Final Presentation - Computation Structures Group

Report
A Relational Algebra Processor
6.375 Final Project
Ming Liu, Shuotao Xu
Motivation
Today’s Database Management Systems (DBMS): software
running on a standard operating system on a general
purpose CPU
DBMS frequently used in analytics and scientific
computing, but bottlenecked by:



Processor speed, software overhead, latency & bandwidth
Proposal: FPGA Based Relational Algebra Processor

Host PC
(DBMS)
2
FPGA
Relational
Algebra
Processor
Physical
Storage
Background|Relational Algebra (RA)
Many database queries are fundamentally decomposable
to five basic RA operators


Although SQL is capable of much more
Operator
Functions
Selection
Filter rows based on a Boolean condition
Projection
Eliminate selected attributes (columns) of a table; remove
duplicated results
Cartesian
Product
Combine several tables with unique attributes
Union
Combine several tables with the same attributes
Difference
Select rows of several tables where the rows do not match
Design dedicated processors on the FPGA for each operator
3
Project Goal
Design and implement an in-memory relational algebra
processor on the FPGA
Explore the types of queries that can benefit from FPGA
acceleration



Secondary: Outperform SQLite!

Some assumptions:




4
32-bit wide table entries
Tables fit in memory
Max number of columns is 32
Read only
Microarchitecture | Host Software
FPGA
5
Microarchitecture | Top-Level RAProcessor
Host PC
(DBMS)
Host PC
(C++
functions)
6
RA
Processor
PCIe
RA
Processor
Physical
Storage
DRAM
Microarchitecture | Row Marshaller
Exposes a simple interface for
operators to access tables in
DRAM
Address translation, burst
aggregation, truncation &
alignment
Multiplexes requests
Table values sent/received as
32-bit bursts




7
Microarchitecture | Selection


Filters rows based on predicates
(e.g. age < 40)
16 predicate evaluators


Internally comparators
A tree of gates to qualify the
predicates

8
Max: 4 ORs of 4 ANDs
Microarchitecture | Projection



9
Select columns of a table
Column mask one-hot encoded
Do not need to buffer row; operate directly on data bursts
Microarchitecture | Binary Operators


10
Cartesian Product, Union, Difference and Deduplication
Nested loop implementation
Microarchitecture|Inter-operator Bypassing

Operators enabled concurrently; data
passed between operators


Conditions:
1.
2.
3.

No intermediate storage
A singly link of unary operators
Each operator has a single target output
No structural hazard
Software reorders and schedules the
RA commands

11
Data source/destination encoded in
command
Microarchitecture|Inter-operator Bypassing

12
Multiple 32-bit wide output FIFOs to other operators
Implementation Evaluation


Timing

Maximum Frequency: 55.786MHz

Critical Path: Row Marshaller mux
Area
13

Slice Registers: 50%

LUTs: 85%

BRAM/FIFOs: 47%
Modules
TOTAL
Row Mashaller
Controller
Selection
Projection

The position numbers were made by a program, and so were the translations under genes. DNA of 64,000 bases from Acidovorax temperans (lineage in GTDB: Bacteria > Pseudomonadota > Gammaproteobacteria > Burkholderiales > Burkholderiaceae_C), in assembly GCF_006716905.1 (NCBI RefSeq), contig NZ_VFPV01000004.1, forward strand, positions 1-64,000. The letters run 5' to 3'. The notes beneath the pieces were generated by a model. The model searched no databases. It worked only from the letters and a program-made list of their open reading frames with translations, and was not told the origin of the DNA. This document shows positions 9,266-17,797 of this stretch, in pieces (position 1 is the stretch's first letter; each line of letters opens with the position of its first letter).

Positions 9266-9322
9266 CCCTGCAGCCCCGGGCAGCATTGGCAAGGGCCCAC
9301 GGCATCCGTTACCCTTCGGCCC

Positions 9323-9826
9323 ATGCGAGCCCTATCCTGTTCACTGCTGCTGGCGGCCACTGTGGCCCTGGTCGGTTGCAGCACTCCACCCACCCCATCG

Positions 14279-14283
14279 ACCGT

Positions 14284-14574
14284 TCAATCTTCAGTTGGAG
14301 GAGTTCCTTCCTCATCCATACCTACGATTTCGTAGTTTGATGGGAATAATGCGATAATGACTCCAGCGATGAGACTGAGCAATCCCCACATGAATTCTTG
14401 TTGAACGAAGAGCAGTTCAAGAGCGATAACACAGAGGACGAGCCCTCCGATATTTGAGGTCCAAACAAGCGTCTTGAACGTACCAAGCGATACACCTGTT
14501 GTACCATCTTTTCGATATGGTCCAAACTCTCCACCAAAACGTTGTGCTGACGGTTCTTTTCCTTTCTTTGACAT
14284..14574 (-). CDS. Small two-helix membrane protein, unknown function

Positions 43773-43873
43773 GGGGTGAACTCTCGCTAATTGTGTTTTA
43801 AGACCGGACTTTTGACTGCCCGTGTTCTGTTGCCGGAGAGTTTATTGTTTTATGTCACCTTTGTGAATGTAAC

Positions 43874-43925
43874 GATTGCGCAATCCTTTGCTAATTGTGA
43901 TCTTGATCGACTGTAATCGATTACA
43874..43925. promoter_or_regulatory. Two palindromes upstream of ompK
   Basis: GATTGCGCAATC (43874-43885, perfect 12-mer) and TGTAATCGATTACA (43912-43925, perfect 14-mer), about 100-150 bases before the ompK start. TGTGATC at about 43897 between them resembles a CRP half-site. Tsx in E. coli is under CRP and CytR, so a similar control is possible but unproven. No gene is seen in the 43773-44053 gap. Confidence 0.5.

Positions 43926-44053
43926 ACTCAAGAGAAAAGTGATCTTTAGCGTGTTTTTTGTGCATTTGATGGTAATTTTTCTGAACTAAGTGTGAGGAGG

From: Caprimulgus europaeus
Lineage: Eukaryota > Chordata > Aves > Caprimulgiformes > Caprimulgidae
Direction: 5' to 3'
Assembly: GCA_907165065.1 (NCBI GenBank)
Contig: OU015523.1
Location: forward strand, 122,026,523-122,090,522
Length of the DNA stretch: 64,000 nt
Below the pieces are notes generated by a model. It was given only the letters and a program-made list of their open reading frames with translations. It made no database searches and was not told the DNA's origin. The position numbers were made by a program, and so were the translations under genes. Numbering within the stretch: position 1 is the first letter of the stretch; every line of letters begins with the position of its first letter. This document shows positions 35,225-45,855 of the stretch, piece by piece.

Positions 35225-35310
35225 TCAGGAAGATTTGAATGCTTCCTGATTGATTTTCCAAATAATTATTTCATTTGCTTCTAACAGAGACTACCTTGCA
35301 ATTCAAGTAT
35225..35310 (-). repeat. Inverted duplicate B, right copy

Cartesian Product
Union
Difference
Deduplication
Slice Registers
34649 (50%)
2804
4570
3137
739
1935
1939
1875
1822
LUTs
59328 (85%)
6627
6277
19633
654
1478
1983
1949
1970
BRAM/FIFOs
71 (47%)
0
29
0
0
0
0
0
0
Performance Benchmark | Setup

SQLite



Internal SQLite timer to report execution time of the query
Thinkpad T430, Core i7-3520M @ 2.90Ghz, 1x8GB DDR3-1600
RA Processor

Performance counters: cycles from start to ack of an operator
Table
1 table
100k x 30
Relational Algebra Query
SQL Query
SELECT,starLong,tableOut,
mass,>,80000,AND,pos_x,>,10,
OR,pos_x,<,pos_z,
OR,col12,>,col14, AND,col20,<,col21
PROJECT,starLong,tableOut,
pos_x,col19,col25,col29
SELECT * FROM starLong
WHERE mass > 80000 AND pos_x > 10
OR pos_x < pos_z
OR col12 > col14 AND col20 < col21;
SELECT pos_x,col19, col25, col29 FROM starLong;
2 tables
1k x 30
UNION,starMed1,starMed2,starUnion
2 tables
1k x 30
XPROD,starMed1,starMed2,starXprod
RENAME,starXprod,0,iOrder0,1,mass0,8,phi0
SELECT,starXprod,starFiltered, iOrder0,=,iOrder,
AND,phi0,>,1,
AND,mass0,>,mass
PROJECT,starFiltered,starOut,mass0
SELECT * FROM starMed1
UNION
SELECT * FROM starMed2;
SELECT s1.mass FROM starMed1 s1, starMed2 s2
WHERE s1.vx > s2.vx
AND s1.phi > 1
AND s1.mass > s2.mass;
1 table
100k x 30
14
Performance Benchmark | Results
Query Execution Time
Time (s) - Lower is better
1.8
1.6
1.4
1.2
1
0.8
0.6
0.4
0.2
0
Select
Project
Union
Difference
Xprod
Dedup
Complex Join
Query
FPGA RA Processor

15
SW SQLite
Limitation: Memory Bandwidth: 200MB/s vs 12.8GB/s
Performance Benchmark | Results

Select operator most competitive with SQLite

What happens with more predicates?
Select (Filter) Execution Time with Varying
Number of Predicates
Time (s) - Lower is better
0.12
0.1
0.08
0.06
0.04
0.02
0
1
2
4
8
Number of Predicates
FPGA RA Processor
16
SW SQLite
16
Improvements

Increasing data burst width



Maximizing memory bandwidth


32-bit to 256-bit: potential 8x speedup
Area/critical path increase
Additional row buffers to buffer data
from DDR2 Memory
Larger, faster DRAM; Higher clock
speed
17
Conclusion & Future Work

Complex filtering operations performs well on the FPGA



Better than SQLite with sufficient memory bandwidth
Data intensive operators do not perform well
Future opportunities:


18
An accelerator alongside SQLite
Integration with HDD/SSD controller

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